Guest column: Affordable homes are good for Rifle and communities in our region |

Guest column: Affordable homes are good for Rifle and communities in our region

Gail Schwartz

Habitat for Humanity of the Roaring Fork Valley is pleased to introduce our newest net-zero affordable housing community, Wapiti Commons in Rifle. This project has been made possible due to a generous land donation to Habitat in South Rifle by Clay Crossland and Paul Adams of Oak Grove Ventures.

The Wapiti Commons neighborhood is planning 18 for-sale homes consisting of eight condos being designed for Rifle’s older adults, and 10 duplex townhomes intended for Rifle’s working families, earning approximately 80% of the Area Median Income (AMI). With our net-zero energy design, these homes will be truly affordable by maximizing energy efficiency, pairing solar electrical generation with efficient appliances, heating and cooling. The Wapiti Commons project represents an approximately $6 million capital investment for Rifle in affordable ownership housing in perpetuity.

You can find Wapiti Commons in South Rifle at the corner of Wapiti and Smith streets, but it is not the first Habitat affordable community we have built in western Garfield County. Since 2006, we’ve built 21 affordable homes in Rifle and Silt with families earning between 50-80% of the Garfield County AMI, and our track record shows that 86% of these homes still have their original owners.

What this means is that we partner with families that become part of the communities where they live and work, providing them with long-term success and stability. Habitat has always been about meeting the needs of families and communities, and Wapiti Commons is about meeting the needs of Rifle’s families and older adults.

The need for homes that are affordable to people who live and work full-time in our Habitat affiliate service area of Parachute-Glenwood Springs-Aspen is well documented as is the current housing crisis throughout Colorado. Housing prices statewide have increased 36.5% in the last 12 months, and the recent spike has especially limited the stock of affordable housing available to working families and seniors in Western Garfield County.

In Rifle, the median sales price for multi-family housing has gone up 31% compared to last year (Land Title Guarantee Co.’s Garfield County Market Analysis). At the same time, Rifle has experienced both a population growth in the 25-44 age group of 23.6%, and a tightening in the market for older adult housing, as 92% of older adults feel that they are unable to find affordable quality housing in their own community (Older Adult 2020 Housing Needs Assessment for Garfield County).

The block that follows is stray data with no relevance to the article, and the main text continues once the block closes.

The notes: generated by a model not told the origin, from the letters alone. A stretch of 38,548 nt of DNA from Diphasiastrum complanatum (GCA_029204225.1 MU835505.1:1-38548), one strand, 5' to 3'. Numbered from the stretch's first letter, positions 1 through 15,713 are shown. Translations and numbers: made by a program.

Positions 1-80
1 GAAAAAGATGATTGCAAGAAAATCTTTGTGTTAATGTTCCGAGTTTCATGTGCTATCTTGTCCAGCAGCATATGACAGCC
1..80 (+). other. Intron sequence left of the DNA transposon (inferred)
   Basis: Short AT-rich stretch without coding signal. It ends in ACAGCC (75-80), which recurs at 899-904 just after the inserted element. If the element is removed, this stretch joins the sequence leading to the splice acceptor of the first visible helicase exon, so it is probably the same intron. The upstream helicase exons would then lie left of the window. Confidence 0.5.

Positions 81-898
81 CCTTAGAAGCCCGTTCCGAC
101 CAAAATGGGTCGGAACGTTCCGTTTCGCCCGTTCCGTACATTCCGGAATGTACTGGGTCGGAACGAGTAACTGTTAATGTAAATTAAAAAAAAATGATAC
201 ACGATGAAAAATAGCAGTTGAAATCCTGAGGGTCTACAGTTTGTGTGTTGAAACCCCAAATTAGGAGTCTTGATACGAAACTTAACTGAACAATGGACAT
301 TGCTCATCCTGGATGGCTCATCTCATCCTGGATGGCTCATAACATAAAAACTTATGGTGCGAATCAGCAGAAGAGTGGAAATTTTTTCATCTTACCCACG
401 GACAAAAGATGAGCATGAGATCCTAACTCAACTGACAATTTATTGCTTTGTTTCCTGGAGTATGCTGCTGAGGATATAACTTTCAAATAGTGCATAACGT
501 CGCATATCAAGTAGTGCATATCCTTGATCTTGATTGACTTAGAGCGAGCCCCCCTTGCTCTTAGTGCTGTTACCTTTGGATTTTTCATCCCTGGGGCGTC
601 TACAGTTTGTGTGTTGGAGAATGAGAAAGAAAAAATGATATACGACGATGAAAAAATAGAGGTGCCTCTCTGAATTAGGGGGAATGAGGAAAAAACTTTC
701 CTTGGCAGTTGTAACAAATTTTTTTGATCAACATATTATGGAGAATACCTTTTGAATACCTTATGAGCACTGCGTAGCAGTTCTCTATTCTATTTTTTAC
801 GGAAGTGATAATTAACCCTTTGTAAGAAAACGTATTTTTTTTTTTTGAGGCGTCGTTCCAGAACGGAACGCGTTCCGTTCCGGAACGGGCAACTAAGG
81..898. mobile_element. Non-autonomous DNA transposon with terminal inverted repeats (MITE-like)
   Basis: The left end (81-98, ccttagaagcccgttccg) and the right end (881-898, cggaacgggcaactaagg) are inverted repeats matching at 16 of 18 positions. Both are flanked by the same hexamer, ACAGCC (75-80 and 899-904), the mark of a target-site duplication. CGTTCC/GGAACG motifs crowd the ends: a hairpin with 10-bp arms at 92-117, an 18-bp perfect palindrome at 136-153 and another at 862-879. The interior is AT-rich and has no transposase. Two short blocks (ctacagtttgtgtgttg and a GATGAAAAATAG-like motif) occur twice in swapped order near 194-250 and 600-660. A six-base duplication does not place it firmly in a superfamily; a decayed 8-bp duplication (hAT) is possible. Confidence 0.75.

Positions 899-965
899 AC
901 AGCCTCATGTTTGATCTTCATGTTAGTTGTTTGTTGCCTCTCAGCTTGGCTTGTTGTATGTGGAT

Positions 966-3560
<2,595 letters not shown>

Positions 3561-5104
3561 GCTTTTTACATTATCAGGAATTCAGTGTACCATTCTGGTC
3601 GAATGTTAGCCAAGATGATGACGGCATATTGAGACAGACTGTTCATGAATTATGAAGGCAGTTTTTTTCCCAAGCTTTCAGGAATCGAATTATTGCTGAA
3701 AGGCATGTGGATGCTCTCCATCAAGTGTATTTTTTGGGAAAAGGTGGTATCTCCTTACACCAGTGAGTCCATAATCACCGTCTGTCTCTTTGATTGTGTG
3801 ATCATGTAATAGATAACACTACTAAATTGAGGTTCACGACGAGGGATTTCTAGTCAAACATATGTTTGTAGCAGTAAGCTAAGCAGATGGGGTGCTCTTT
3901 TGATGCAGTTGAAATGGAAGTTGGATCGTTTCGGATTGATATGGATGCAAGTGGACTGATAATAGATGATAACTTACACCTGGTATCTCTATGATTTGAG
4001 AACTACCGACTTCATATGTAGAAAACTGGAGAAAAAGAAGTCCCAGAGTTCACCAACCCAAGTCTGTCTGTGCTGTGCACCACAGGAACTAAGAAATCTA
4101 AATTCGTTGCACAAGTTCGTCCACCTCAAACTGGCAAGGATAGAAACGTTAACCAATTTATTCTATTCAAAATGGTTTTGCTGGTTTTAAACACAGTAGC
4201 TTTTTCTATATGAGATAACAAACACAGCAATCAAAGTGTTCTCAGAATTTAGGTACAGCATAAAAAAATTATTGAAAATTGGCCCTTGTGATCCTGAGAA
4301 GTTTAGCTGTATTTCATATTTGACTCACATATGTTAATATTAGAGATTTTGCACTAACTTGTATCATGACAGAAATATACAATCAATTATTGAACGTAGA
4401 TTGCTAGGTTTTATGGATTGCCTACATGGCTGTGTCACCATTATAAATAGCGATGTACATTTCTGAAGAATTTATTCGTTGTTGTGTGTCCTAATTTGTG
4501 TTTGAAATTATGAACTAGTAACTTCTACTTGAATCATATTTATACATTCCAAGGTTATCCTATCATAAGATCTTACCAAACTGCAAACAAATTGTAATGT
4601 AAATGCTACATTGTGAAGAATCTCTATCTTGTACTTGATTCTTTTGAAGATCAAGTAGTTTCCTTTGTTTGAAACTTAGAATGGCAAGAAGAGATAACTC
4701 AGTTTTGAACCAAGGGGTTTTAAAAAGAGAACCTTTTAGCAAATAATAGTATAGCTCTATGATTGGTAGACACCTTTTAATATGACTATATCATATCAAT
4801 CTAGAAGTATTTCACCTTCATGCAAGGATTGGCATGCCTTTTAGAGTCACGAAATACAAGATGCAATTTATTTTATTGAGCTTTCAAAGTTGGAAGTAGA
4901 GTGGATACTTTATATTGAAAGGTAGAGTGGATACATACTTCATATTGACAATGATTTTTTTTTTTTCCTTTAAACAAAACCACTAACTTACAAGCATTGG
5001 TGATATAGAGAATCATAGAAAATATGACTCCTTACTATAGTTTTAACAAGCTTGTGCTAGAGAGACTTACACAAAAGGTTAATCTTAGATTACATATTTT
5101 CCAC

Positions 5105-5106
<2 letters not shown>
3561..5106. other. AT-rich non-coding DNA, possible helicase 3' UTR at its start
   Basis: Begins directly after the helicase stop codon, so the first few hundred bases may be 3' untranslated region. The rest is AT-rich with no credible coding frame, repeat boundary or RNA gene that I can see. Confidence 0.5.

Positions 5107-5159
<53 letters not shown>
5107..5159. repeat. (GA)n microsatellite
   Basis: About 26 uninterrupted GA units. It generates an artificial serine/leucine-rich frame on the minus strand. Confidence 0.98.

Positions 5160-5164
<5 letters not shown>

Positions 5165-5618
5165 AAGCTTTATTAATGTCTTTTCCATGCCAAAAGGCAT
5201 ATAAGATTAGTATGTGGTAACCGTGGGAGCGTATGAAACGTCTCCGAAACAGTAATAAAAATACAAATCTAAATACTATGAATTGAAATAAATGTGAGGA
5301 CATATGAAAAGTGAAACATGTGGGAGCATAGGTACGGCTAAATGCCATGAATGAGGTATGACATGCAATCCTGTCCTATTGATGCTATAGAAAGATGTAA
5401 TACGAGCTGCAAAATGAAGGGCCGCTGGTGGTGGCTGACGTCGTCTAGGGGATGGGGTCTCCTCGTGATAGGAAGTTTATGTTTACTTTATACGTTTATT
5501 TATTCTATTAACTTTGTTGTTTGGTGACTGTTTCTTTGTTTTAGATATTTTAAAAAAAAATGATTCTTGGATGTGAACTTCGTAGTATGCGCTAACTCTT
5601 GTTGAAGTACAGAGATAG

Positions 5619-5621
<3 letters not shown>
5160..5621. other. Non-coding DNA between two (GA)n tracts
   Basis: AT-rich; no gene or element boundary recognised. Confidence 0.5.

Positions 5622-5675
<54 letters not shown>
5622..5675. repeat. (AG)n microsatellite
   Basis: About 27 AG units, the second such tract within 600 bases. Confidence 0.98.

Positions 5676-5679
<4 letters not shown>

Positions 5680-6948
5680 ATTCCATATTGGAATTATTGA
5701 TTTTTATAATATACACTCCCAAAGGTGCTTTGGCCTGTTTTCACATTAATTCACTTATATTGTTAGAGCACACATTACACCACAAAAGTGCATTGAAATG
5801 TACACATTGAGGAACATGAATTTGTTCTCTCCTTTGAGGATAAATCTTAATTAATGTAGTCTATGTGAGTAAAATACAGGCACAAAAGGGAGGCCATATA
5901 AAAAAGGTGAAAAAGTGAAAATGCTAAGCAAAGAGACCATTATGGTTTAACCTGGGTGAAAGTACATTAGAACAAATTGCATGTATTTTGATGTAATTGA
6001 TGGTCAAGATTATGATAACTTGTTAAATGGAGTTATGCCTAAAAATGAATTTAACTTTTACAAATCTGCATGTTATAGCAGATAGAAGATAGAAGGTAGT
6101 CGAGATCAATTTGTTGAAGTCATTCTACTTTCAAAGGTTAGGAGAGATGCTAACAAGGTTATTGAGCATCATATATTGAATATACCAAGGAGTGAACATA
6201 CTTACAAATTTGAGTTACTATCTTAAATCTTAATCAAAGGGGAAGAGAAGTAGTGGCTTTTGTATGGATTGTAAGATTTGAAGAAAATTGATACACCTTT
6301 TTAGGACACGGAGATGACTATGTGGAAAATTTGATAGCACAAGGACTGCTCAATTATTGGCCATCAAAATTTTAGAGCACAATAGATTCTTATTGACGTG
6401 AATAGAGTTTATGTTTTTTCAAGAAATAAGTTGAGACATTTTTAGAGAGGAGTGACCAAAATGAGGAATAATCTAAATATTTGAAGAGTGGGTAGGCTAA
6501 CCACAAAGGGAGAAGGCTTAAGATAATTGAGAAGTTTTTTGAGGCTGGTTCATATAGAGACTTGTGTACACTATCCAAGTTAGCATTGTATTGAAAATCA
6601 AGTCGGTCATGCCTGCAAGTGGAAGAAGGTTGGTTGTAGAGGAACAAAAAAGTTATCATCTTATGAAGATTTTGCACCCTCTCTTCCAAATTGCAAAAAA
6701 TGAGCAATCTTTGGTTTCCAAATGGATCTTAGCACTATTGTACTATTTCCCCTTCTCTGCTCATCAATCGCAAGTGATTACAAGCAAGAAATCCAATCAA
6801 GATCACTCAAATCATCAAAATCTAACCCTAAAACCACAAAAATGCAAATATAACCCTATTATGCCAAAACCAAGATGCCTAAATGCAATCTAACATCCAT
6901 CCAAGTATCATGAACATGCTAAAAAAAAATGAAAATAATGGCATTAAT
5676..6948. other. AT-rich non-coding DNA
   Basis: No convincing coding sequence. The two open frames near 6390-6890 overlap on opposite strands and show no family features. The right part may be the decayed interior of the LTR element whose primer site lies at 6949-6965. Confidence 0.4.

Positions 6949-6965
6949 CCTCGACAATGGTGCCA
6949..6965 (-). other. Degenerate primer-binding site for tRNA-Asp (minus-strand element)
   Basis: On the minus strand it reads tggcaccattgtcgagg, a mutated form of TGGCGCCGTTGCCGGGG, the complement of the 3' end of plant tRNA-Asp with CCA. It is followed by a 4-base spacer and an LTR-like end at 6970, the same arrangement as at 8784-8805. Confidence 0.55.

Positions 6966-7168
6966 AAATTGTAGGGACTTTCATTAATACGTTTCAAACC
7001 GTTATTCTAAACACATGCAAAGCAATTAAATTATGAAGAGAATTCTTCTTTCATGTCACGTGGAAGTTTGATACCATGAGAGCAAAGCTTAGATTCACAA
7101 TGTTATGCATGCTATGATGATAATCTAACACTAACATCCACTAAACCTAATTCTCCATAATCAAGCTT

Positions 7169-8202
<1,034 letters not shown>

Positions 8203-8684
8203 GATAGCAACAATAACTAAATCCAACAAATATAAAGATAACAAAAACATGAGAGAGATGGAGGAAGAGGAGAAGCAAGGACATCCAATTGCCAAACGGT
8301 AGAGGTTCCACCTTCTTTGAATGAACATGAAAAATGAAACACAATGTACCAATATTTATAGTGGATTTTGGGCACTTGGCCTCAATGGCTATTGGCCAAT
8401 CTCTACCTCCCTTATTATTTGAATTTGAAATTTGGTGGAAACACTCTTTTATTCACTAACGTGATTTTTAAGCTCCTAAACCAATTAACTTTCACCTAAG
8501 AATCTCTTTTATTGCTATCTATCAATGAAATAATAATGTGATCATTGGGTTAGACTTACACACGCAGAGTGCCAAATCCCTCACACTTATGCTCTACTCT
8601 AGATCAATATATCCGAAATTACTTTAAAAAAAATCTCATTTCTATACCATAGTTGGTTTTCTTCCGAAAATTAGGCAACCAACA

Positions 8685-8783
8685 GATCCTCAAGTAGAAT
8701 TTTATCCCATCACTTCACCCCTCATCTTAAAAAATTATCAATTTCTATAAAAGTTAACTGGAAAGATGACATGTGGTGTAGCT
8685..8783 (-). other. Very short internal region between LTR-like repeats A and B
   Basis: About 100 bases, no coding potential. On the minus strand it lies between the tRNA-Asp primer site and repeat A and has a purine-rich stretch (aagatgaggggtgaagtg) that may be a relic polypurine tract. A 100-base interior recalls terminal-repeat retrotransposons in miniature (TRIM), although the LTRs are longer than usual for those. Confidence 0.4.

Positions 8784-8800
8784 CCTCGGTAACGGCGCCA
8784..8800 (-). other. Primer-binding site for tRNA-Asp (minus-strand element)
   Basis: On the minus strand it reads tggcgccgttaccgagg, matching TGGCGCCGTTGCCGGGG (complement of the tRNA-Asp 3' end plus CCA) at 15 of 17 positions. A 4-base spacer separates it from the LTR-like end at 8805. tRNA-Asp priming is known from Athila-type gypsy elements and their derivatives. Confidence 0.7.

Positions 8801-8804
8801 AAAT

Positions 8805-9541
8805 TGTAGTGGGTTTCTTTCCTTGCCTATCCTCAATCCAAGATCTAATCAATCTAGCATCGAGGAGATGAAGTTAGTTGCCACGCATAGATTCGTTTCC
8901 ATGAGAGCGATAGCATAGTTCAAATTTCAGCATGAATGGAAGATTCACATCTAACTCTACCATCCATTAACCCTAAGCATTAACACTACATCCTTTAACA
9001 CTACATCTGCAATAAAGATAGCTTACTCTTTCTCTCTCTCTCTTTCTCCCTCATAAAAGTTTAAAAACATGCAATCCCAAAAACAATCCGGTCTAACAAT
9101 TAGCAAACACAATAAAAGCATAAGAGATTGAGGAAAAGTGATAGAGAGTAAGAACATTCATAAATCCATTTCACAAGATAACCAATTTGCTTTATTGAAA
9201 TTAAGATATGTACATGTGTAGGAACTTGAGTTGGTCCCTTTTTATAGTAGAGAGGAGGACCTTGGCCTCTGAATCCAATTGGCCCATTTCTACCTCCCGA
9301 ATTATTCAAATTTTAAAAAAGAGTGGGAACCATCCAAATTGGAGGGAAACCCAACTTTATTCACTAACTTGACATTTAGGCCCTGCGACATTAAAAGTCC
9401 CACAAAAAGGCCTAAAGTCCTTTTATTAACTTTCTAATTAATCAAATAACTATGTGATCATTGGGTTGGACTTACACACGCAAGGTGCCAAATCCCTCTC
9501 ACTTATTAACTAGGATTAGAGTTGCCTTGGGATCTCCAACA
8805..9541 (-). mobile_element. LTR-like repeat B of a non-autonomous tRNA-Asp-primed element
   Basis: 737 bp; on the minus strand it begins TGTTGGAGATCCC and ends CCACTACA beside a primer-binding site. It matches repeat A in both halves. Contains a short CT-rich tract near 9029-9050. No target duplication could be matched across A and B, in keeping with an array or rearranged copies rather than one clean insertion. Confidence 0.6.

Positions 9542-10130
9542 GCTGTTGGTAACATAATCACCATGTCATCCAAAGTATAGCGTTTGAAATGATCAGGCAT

Back in 2019, the Greater Roaring Fork Housing Study stated that by 2027, population growth alone would lead to a shortfall of 5,700 units for people making below 100% of area median income. Given the volatility of the current housing market, this number is only likely to increase. As a result, main street businesses, local institutions and governments are currently losing employees, and employers are unable to attract qualified workers due to the high cost of living in our region.

When finished, Wapiti Commons will directly support at least 10 jobs in Rifle, and possibly 20 or more depending on dual income families and active older adults who are still employed, potentially as nurses and teachers or at local businesses. It has been proven that employees with affordable and stable housing will have a drastically increased rate of retention and satisfaction with their employment.

Wapiti Commons will directly benefit local employers and institutions by providing the opportunity for employees to live close to their work. It also benefits local families, as affordable ownership housing creates family economic stability, enables employees to live affordably and for children to thrive, and frees up disposable income.

Currently, from New Castle to Parachute there are an estimated 2,600 households that commute daily to jobs in Glenwood Springs and Aspen to meet workforce needs outside of their communities (Greater Roaring Fork Housing Study). This commute comes at a great cost to these employees and their families for the benefit of their employers. Habitat also benefits from this commuting workforce, as 40% of our affiliate employees live west of New Castle. This reality drives our commitment to investing in the quality of life and institutions in the Rifle community, which will benefit our entire region.

But we can’t do this alone, as it takes many hands to build a home. There are so many ways you can get involved with Habitat Roaring Fork. You can sign up as a volunteer at our build site and ReStore, attend our local events or make a monetary donation through one of our various giving opportunities. You may even consider becoming one of our long-term partners by joining our Builder’s Club today and buying at the ReStore.

Whatever way you choose to support us makes an invaluable impact, and we are honored to serve this diverse and dedicated region of Colorado. Please find us at and give us a wave on the Habitat float in the Garfield County Fair parade on July 31.

Gail Schwartz is president of Habitat for Humanity of the Roaring Fork Valley.

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